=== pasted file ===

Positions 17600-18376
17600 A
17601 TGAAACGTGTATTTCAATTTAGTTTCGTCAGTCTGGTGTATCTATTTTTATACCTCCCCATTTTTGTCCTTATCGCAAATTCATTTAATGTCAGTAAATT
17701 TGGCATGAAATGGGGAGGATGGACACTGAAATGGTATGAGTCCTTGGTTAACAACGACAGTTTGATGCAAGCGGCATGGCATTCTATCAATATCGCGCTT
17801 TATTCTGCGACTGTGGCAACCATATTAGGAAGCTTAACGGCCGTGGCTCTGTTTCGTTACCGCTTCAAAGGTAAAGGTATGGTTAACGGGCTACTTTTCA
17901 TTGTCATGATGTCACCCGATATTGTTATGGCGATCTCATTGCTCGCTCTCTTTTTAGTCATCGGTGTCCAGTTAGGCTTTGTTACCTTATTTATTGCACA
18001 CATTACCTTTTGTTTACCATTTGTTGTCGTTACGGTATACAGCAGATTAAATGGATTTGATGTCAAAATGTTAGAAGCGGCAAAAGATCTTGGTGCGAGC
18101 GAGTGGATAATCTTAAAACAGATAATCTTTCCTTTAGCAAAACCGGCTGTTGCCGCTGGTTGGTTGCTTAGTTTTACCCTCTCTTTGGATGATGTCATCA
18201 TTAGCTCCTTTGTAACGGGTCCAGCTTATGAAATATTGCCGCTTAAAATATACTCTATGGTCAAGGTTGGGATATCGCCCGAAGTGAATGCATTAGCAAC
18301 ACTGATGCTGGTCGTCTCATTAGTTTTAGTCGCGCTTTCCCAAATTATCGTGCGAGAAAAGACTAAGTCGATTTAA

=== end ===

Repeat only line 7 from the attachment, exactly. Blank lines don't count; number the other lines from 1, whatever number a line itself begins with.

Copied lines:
18001 CATTACCTTTTGTTTACCATTTGTTGTCGTTACGGTATACAGCAGATTAAATGGATTTGATGTCAAAATGTTAGAAGCGGCAAAAGATCTTGGTGCGAGC